With election programs, parties want to retain their members and convince new voters. The will may be there, but those who want to deal with the election programs of the parties for the federal election often fail because of the language hurdle. Also this year, according to a study in Stuttgart, the texts from the party headquarters are more extensive than ever before – but they are also more difficult to understand than hardly any other in West German history.
In the programs for the upcoming election, according to the study authors, there were monstrous words and tapeworm sentences with up to 79 words, such as the Stuttgart University of Hohenheim announced. “The comprehensibility of the election programs often leaves a lot to be desired,” says communication scientist Frank Brettschneider, summarizing the results of the study. “Only in 1994 were the programs on average even more incomprehensible.”
Long-term analysis via software
For the analysis, Brettschneider’s team used software for complicated words and nested sentences. The analysis is part of a long-term project in which, since the federal election in 1949, all 83 election programs of the parties represented in the German Bundestag or in three state parliaments have been examined.
Another result: “Electoral programs are getting longer and longer,” explains Brettschneider. In the first federal election in 1949, the parties still formulated their plans with an average of 5,498 words, now there are 43,541 words per program – eight times as many. The traditional front runners, the Greens, will be replaced by the Left Party in the longest election manifesto this year. The AfD and the SPD presented the shortest programs.
Denglish made-up words
But the AfD’s program has the longest tapeworm set. Untouched words such as “source telecommunications monitoring” (FDP, Linke) and technical terms such as “cell broadcasting technology” (CDU / CSU), “cybergrooming” (Greens) or “life chain” (SPD) are widely spread across party lines . According to the “Hohenheim Comprehensibility Index”, the party’s election manifesto is the most formally understandable, with the Greens in last place. “This is the party’s most formally incomprehensible election manifesto since 1983,” criticized Brettschneider.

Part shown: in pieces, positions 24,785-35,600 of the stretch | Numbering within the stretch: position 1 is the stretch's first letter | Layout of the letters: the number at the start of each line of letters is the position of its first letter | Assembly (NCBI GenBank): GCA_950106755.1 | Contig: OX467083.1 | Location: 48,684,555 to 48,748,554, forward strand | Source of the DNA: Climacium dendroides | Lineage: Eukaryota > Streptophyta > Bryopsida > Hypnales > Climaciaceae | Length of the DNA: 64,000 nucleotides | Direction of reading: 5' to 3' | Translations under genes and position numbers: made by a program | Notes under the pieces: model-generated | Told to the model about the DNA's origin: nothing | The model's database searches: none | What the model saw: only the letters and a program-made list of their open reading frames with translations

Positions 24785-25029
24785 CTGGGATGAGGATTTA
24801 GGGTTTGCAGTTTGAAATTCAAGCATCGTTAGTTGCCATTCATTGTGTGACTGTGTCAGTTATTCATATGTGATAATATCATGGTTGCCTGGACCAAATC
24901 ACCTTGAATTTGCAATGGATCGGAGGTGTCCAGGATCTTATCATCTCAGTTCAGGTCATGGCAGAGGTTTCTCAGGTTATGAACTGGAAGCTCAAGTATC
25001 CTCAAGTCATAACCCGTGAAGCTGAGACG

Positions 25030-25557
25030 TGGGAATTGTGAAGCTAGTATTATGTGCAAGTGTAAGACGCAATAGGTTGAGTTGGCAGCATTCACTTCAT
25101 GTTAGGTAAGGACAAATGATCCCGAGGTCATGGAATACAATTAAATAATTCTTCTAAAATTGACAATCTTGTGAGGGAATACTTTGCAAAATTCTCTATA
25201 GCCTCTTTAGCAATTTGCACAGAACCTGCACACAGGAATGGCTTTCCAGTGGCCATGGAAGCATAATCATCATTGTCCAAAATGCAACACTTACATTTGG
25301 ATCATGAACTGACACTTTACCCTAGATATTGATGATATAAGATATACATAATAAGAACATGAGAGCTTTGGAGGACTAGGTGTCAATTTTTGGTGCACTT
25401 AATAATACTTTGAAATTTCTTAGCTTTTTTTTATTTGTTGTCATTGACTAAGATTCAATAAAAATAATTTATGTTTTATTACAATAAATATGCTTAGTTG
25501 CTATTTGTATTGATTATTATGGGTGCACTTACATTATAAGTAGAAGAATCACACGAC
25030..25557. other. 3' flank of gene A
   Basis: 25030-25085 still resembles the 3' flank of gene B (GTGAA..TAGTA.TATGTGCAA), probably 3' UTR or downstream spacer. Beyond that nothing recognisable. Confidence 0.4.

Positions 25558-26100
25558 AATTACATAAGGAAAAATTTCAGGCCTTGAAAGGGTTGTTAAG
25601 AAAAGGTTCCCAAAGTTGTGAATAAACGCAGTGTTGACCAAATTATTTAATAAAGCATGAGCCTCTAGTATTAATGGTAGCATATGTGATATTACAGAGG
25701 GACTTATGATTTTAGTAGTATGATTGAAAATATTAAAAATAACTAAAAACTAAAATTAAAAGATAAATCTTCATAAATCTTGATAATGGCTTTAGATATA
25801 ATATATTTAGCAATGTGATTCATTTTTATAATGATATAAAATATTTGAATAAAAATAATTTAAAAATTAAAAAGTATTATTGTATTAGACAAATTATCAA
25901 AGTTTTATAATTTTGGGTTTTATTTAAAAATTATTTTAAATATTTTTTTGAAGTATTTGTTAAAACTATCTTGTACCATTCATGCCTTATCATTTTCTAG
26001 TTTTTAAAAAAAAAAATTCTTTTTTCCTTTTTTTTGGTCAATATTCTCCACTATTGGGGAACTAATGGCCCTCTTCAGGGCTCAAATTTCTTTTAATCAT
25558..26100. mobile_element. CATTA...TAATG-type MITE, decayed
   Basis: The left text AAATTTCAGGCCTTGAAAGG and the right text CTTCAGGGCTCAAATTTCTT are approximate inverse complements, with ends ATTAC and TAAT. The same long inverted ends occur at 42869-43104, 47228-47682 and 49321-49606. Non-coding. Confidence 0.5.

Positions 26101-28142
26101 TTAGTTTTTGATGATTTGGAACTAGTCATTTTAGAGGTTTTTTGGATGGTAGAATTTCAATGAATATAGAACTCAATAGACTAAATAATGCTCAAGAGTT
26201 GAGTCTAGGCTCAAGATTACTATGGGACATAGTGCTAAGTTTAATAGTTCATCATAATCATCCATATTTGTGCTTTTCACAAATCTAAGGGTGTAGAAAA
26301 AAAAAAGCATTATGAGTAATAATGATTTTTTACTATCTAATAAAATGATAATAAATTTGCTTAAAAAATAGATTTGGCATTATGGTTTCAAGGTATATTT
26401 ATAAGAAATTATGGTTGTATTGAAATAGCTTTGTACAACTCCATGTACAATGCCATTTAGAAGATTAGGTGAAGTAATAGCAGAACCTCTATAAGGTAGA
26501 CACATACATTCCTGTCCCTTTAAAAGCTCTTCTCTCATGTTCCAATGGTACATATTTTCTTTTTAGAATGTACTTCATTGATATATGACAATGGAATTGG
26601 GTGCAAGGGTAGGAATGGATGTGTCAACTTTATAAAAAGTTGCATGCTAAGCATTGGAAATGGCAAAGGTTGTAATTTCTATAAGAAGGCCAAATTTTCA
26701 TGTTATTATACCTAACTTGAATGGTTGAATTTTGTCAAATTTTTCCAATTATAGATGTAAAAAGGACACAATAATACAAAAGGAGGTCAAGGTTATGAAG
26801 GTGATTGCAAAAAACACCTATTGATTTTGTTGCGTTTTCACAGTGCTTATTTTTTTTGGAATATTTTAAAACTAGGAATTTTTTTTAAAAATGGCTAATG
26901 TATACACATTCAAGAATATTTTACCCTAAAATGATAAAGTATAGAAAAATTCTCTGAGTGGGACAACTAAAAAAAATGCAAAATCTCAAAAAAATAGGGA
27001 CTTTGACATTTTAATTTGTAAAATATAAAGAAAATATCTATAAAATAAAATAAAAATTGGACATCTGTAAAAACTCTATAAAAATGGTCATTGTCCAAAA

The results are even worse than in the most recent federal election in 2017. “That is disappointing,” says Brettschneider. “Because all parties have made transparency and closeness to the citizen their flag in recent years.” With their “sometimes difficult to digest election programs”, however, they excluded a considerable part of the electorate.
You can if you want
What could be the problem? Are parties unaware of the gibberish? Successful passages in the introductions and understandable final parts of the programs showed that parties could formulate more understandably, says the Stuttgart linguist. “The topic chapters are, however, the result of internal party expert rounds. Most of them are not even aware that the majority of voters do not understand their technical jargon. We call this the” curse of knowledge, “he says.
“Mischief does not become correct when it is formulated in a formally understandable way”
Claudia Thoms, Hohenheim comprehensibility researcher, criticizes foreign and technical terms as well as compound words and anglicisms. The Greens are talking about a “fact-finding mission” when they want to get an idea on site. The CDU / CSU promotes an “Agri-FoodTech venture capital fund”, the AfD formulates the “supranational remigration agenda” and the party Die Linke knows an “antiziganism”. “Edge Computing” (SPD) and “Carbon Leakage Protection” (FDP) are also incomprehensible. “In addition, long, compound words do not exactly make the election programs more legible,” warns Thoms. Or do you not stumble across the “high-speed rail traffic” (CDU / CSU) or the “debt structuring process” (Greens)?
Of course, the content is always more important than the language, says Brettschneider. “Mischief does not become correct when it is formulated in a form that is understandable.” Formal incomprehensibility, however, is a hurdle when content should be understood. “Parties are wasting a communication opportunity here.”